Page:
There’s just so much rage.

It’s seemingly always there, sometimes just below the surface. That was what I was thinking as I watched and re-watched that awful viral video of teenagers screaming obscenities then punching and stomping a Central High School student on SEPTA’s Broad Street Line on Wednesday afternoon.

I have so many questions. What triggered the girls to act like that? And most importantly, why is there so much rage? You see it a lot these days. So many people, it seems, are on edge, ready to fight. I saw it the day before, when two adults traded blows with a student outside Little Flower Catholic High School for Girls in Hunting Park.

Both incidents were deeply disturbing and caught on video. The four alleged assailants in the SEPTA case face charges including aggravated assault, ethnic intimidation, and criminal conspiracy. One of the teen suspects appeared to be mercilessly beating a female victim with a shoe. As for the rumble at Little Flower, that was a disgrace, too. Parents spend good money sending their children to private schools, in part to shelter them from exactly the kind of altercation that took place Tuesday.

In the last several days, a toddler has been shot inside his own home; a man was stabbed multiple times inside a laundromat in West Philly; another was shot at Major League Cuts barbershop, at 51st and Market Streets, and an elderly woman was fatally wounded Tuesday afternoon during an attempted robbery inside a check-cashing store right next to a day-care called the Precious Babies Learning Academy Inc. Earlier that same day, Ahmir Jones, 18, was walking along Cecil B. Moore Avenue with his girlfriend when they were robbed and he was fatally shot in the chest.

Chad Dion Lassiter, of the Black Men at Penn School of Social Work, thinks it’s all a sign of the times.

“What you are talking about with all of these incidents is a lack of moral clarity and a decaying of society,” he told me. “People are frustrated on multiple levels and there’s a counter-transference of their angers and aggression for a myriad of reasons onto others.”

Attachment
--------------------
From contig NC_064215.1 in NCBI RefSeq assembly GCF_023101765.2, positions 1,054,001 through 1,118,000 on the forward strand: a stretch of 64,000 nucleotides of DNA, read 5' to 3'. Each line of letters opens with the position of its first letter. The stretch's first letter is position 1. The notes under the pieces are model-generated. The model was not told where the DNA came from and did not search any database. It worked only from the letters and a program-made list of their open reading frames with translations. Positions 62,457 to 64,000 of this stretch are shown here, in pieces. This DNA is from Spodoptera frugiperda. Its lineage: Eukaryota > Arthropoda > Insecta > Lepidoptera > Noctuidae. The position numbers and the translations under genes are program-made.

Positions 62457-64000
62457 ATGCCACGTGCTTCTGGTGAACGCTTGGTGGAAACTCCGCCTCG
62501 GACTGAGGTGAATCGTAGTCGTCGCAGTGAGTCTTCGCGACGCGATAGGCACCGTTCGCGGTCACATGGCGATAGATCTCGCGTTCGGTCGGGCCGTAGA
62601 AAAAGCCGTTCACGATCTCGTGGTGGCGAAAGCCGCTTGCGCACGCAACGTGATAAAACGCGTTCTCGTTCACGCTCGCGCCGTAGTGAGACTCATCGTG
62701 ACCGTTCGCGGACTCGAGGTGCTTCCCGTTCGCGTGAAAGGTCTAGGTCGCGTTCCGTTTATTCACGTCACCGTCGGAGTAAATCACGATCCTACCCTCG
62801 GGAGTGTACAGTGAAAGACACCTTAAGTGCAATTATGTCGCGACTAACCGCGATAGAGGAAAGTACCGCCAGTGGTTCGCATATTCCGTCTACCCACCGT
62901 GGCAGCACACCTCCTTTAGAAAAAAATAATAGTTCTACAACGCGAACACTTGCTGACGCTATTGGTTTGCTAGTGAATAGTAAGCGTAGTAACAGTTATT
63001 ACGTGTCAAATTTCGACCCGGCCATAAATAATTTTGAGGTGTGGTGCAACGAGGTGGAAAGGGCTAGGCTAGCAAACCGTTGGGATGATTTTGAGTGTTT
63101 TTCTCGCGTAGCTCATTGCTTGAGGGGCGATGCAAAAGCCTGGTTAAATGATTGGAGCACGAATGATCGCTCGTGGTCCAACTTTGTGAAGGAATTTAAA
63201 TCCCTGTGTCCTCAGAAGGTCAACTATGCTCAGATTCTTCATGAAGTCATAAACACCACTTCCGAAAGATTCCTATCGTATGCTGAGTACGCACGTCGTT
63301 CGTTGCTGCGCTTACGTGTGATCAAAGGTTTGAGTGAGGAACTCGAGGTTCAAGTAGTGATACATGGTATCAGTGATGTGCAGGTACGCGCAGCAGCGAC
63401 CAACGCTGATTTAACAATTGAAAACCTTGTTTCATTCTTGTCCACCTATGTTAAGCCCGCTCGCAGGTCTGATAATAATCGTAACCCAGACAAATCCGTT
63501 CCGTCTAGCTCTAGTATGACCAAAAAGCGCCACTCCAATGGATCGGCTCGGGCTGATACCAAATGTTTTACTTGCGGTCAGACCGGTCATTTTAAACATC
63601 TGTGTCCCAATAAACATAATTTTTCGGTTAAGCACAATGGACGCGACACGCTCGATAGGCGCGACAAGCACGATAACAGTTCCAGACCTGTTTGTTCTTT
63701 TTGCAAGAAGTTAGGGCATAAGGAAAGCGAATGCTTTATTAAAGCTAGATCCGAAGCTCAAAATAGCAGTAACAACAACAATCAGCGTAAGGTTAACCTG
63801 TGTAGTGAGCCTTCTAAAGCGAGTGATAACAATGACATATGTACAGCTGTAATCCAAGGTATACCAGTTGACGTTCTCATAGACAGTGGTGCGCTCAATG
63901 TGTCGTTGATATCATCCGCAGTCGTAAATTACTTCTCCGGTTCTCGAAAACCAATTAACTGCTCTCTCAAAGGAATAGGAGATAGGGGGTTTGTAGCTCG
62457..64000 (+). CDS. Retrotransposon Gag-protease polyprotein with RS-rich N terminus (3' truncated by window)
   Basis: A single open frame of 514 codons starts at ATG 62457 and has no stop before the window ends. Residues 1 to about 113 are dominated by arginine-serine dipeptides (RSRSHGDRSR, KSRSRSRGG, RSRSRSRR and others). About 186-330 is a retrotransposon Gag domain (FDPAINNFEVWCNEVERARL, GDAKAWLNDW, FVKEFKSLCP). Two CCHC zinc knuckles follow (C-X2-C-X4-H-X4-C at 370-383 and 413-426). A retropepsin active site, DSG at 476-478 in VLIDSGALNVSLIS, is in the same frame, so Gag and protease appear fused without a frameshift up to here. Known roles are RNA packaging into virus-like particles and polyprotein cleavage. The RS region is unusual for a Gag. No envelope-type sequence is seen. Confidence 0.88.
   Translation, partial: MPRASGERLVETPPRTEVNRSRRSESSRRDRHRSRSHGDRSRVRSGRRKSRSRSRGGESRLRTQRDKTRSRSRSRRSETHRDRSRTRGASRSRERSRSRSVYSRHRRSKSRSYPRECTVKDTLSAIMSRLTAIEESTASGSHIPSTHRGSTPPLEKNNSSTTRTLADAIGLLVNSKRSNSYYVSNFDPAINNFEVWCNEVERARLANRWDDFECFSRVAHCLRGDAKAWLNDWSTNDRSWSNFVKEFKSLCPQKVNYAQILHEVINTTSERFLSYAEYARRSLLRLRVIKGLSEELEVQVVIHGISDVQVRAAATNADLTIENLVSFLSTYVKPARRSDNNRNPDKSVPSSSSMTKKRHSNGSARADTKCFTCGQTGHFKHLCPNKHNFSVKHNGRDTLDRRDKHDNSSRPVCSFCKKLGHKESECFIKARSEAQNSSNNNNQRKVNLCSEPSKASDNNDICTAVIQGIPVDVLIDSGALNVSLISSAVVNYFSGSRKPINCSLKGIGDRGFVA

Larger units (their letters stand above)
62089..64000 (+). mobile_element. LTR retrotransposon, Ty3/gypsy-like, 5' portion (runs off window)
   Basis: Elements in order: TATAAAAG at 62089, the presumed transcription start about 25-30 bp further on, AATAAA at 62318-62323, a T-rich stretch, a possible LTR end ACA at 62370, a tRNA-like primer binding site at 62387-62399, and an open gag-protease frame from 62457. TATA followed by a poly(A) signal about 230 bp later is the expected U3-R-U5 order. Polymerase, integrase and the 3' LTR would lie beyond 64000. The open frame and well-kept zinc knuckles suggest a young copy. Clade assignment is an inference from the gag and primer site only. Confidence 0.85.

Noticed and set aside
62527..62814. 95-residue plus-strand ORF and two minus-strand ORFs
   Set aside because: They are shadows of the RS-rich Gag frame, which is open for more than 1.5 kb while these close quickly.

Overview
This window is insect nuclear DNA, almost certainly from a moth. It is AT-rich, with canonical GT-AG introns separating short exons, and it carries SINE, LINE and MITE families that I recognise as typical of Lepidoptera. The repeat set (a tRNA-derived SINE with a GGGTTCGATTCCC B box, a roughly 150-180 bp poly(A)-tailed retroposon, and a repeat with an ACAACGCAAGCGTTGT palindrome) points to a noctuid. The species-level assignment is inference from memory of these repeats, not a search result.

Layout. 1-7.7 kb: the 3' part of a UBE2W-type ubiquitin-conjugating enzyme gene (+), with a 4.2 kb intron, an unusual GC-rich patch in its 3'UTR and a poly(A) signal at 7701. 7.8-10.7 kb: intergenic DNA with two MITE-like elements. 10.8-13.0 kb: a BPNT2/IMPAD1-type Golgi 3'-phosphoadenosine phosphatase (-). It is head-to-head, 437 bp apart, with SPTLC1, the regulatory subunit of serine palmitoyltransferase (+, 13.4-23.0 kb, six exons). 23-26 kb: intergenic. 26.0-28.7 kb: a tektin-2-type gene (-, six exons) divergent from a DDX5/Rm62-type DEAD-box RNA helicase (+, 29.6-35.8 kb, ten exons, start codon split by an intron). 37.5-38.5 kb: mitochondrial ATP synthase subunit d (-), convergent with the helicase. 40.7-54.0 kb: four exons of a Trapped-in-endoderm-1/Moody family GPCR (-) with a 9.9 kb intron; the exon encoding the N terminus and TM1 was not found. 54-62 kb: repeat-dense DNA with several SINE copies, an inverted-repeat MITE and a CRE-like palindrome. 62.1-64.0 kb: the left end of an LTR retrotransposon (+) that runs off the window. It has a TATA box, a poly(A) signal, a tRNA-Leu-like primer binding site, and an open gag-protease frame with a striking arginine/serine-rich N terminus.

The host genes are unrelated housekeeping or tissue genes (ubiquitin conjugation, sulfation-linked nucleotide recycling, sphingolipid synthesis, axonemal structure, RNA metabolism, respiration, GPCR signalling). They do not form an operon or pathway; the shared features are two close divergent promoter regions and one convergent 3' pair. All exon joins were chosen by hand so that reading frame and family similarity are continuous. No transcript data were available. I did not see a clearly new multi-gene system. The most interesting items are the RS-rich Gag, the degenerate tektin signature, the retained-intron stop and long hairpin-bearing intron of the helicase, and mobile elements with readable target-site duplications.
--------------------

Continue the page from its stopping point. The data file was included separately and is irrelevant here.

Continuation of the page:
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But what’s the answer? We’ve reached a high mark of 491 fatal shootings so far this year, a 13% increase over last year. Even though the situation has clearly spiraled out of control, it doesn’t even feel as if gun violence is as much of a top priority for city leaders as it should be.

News briefings and neighborhood town hall gatherings may help answer questions but they don’t solve the intractable problem of there being way too many illegal guns and so many shooters itching to use them. Same thing with pouring millions into grassroots community organizations. It could help but it will take years. Meanwhile, violence is out of control.

“It all ties into the Black-on-Black crime that we have in the country,” said Walter D. Palmer, a professor at the University of Pennsylvania, where he has been teaching about American racism since 1969. “The Black Lives Matter organization, they blew it because they didn’t tie in Black-on-Black crime, which is an outgrowth of the post-traumatic slave syndrome. The self-hatred, it’s all tied into this lack of self esteem ... the impact and the effects of racism in America has been profound.”

He added, “People don’t want to talk about it.”

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Couple that with our overall loss of civility. We don’t emphasize the importance of being kind and getting along with each other. We lack compassion. If we have adequate food and shelter, we leave others to fend for themselves as best they can. We don’t always recognize how desperate and on edge some people are.

Even a minor traffic incident can spiral into something dangerous. A driver recently threatened to shoot someone I know because she dared flash her high beams. Philadelphia is a scarier place than it used to be. I think twice now about venturing into certain neighborhoods, especially after dark, where back in the day I didn’t.

Lassiter says we are in “an odd place.”

“No infrastructure bill will help with some of the stuff that we’re seeing,” he said. “There has to be a spiritual awakening where people’s spirits have to move from darkness to light.”

He’s right. If we have any hope of life getting better in Philadelphia, we need to work on their conflict-resolution skills and learn to live together in peace, even as we struggle through the COVID-19 pandemic and the difficulties that come with that.

Absent that, we will continue to have chaos in our streets, around our schools — and on SEPTA.